The Archaeology of the Cold War

Subject area: Archaeology, History, Geography (Historical)

Summary: Between 1945 and the fall of the Berlin Wall in 1989, the world was split between the political ideologies of capitalism and Soviet bloc communism. The military standoff between the United States of America and the Soviet Union shaped the history of the second half of the 20th century. Archaeology is the study of human history through objects and as such, the Cold War, with its bunkers, missile silos, airfields and other installations, has an archaeological footprint. In this session, we will explore some of the buildings and structures built during the Cold War.

Links to curriculum:

A Level AQA History:

2R The Cold War, c1945-1991

2T The Crisis of Communism: The USSR and the Soviet Empire, 1953-2000

Historical investigation (non-exam assessment)

A Level OCR History:

Y100: Topic based essay

Y222: The Cold War in Asia 1945-1993

Y223: The Cold War in Europe 1941-1995

A Level Pearson Edexcel History:

37.1: The changing nature of warfare, 1859–1991: perception and reality

The Archaeology of the ‘Friendly Invasion’, 1942-1945

Subject area: Archaeology, History, Geography (Historical)

Summary: Over the course of the Second World War, the American strategic bombing campaign aimed at Western Europe was predominately based in East Anglia. Although only entering the war in December 1941, by May 1942, the United States Army Air Force had already been allocated 28 sites from which to operate in the east of England. In this session we will explore the archaeological legacy of the ‘Friendly Invasion’.

Links to curriculum:

A Level AQA History:

1K The making of a Superpower: USA, 1865-1975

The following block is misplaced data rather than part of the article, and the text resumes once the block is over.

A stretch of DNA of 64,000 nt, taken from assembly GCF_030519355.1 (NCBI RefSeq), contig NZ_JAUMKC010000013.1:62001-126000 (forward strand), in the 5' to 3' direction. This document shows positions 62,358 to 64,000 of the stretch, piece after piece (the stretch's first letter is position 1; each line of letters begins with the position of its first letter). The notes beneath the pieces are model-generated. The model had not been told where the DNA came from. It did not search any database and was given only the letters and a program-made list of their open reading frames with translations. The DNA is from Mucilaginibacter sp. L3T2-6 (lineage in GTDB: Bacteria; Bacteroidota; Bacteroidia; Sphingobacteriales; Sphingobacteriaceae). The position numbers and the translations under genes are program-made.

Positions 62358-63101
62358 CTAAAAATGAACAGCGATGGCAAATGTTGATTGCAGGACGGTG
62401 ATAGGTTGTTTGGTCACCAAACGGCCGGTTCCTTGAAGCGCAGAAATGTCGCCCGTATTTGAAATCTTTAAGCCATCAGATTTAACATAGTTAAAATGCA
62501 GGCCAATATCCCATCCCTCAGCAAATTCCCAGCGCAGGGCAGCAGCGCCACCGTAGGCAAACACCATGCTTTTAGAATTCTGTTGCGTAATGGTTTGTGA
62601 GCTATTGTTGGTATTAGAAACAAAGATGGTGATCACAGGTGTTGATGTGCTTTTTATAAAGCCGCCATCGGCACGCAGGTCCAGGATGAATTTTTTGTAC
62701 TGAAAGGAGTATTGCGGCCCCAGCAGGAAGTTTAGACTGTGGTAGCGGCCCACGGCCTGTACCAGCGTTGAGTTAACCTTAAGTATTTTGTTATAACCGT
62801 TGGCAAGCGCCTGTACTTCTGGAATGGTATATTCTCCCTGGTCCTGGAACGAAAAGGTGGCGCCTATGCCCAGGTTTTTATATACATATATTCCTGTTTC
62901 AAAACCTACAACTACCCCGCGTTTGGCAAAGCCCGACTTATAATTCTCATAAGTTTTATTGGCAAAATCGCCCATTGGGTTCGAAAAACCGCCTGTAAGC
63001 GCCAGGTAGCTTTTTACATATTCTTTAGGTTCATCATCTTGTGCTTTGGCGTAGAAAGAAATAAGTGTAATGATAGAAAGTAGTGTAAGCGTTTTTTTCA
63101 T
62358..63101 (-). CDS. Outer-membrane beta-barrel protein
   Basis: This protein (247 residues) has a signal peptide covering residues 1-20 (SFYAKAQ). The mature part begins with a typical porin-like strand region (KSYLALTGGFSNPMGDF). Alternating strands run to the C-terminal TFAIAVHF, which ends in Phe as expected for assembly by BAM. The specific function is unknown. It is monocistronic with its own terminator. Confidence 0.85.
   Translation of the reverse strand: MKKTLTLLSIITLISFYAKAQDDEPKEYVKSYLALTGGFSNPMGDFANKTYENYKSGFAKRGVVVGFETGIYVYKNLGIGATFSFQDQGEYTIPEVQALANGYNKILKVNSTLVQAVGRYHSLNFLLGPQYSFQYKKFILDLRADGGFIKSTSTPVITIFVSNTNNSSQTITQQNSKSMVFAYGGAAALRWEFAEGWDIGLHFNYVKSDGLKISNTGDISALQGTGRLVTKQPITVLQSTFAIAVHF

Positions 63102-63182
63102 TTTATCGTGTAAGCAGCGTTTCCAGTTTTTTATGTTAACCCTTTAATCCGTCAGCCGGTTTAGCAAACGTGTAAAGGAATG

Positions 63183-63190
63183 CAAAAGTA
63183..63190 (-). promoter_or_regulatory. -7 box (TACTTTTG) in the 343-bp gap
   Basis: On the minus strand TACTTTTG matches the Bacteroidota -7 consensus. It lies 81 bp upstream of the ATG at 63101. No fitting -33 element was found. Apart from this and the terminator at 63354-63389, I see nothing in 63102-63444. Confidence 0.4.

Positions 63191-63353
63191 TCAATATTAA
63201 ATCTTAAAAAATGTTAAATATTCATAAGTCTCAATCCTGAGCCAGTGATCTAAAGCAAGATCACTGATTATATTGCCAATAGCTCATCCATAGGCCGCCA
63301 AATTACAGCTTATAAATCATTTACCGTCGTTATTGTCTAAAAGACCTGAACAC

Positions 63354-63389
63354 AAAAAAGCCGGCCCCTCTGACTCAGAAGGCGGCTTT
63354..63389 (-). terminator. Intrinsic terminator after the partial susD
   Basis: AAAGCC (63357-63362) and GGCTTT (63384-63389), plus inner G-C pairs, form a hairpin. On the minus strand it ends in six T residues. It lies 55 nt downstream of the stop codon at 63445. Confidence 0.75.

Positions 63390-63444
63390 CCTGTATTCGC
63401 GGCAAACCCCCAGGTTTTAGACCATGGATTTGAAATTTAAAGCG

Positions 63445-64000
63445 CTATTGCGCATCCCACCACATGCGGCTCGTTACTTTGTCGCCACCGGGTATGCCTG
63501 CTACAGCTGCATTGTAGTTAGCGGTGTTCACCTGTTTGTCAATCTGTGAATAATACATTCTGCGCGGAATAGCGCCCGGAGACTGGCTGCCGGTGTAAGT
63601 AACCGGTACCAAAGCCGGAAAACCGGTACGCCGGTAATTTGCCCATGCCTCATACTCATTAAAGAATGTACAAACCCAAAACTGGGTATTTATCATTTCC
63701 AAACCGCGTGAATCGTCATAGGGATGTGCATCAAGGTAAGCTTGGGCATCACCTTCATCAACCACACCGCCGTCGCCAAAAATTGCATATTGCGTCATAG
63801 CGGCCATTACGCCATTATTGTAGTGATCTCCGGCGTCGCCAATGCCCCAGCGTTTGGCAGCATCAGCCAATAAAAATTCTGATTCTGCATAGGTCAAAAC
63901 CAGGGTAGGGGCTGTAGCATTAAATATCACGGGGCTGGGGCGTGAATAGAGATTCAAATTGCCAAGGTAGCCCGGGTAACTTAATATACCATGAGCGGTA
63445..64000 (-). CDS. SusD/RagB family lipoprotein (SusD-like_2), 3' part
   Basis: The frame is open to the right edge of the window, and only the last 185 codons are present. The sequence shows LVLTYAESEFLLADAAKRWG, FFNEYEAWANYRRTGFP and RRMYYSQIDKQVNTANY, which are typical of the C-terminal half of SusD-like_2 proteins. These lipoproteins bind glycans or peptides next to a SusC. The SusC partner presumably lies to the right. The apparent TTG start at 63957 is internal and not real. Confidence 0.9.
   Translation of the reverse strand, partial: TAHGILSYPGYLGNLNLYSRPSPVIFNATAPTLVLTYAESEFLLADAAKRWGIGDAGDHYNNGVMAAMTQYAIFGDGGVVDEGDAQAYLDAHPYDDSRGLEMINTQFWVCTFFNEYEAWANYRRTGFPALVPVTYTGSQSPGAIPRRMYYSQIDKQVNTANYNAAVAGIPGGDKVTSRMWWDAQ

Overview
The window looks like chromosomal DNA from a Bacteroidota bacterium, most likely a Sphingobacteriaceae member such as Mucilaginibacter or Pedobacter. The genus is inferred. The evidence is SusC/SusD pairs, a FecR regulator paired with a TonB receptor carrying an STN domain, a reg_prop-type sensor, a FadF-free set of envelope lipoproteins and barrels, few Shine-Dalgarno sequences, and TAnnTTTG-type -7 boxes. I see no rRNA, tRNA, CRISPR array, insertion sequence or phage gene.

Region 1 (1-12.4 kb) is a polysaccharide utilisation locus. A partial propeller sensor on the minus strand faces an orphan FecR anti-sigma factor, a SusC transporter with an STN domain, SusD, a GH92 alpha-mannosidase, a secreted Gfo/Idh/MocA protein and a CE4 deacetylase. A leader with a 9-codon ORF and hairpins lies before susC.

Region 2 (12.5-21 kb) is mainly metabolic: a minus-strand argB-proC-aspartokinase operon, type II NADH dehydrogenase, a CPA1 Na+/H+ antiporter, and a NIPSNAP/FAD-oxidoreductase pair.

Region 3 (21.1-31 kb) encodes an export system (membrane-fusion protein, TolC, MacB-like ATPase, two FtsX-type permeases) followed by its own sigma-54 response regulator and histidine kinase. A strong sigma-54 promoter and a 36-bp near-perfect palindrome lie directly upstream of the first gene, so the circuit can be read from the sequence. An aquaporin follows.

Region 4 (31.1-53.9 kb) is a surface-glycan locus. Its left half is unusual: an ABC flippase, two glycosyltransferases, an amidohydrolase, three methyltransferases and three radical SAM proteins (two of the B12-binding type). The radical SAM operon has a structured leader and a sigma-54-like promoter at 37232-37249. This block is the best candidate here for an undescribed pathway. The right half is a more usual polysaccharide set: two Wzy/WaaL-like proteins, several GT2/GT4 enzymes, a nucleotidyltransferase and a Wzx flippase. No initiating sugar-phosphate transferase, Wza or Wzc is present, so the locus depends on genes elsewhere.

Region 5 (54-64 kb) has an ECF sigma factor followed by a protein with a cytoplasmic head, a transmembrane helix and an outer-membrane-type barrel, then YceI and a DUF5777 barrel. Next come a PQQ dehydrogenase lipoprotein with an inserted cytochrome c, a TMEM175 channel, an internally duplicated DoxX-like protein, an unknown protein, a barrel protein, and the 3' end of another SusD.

Historical investigation (non-exam assessment)

A Level OCR History:

Y100: Topic based essay

A Level Pearson Edexcel History:

37.1: The changing nature of warfare, 1859–1991: perception and reality

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English: Human-Environment Relations in Thomas Hardy’s The Woodlanders (1887)

Dr Jonathan Memel

Summary: This lecture explores how Thomas Hardy reimagined the relationship between humans and the natural world. The Woodlanders (1887) depicts people and nature interacting in more balanced ways than much of the environmental literature that came before. As well as drawing on key passages from the novel itself, this lecture will also show how new ideas about biology and evolution informed Hardy’s interest in the non-human world. It was first made available to undergraduates for the third-year module, ‘Writing the Environment.’

This lecture will be of particular interest to GCSE and A-Level students studying Hardy or environmental literature. It might also inspire those of you who are interested the 2022 BGU English Short Story Competition, Plotting New Worlds.

Links to curriculum:

AQA: AS and A Level English: 'Love Through the Ages: Shakespeare and Poetry'.

Cambridge International: AS and A Level English: 'Shakespeare and Drama'.

OCR: A Level English: 'Content of Drama and Poetry Pre-1900'

English: To Tweet or Not to Tweet

Dr Amy Albudri

Summary: When speaking about social networks today we immediately think of sites such as Facebook, Twitter, LinkedIn, and Pinterest. Yet the concept of social networks came long before the invention of the Internet; the ‘Great Bard’ himself was a pioneer of literature as a form social networking. Not only did the ‘new media’ of print in sixteenth-century England enable theatres to draw together more diverse communities than ever before, but we also find different metaphors for social media in Shakespeare’s plays. These range from ‘Tweeting’ to ‘trolling’ and highlight how technology and the humanities have historically shared the same objective: to facilitate communication among people. The lecture gives an insight into how we study Shakespeare at BGU: 'on stage' as well as 'on page'.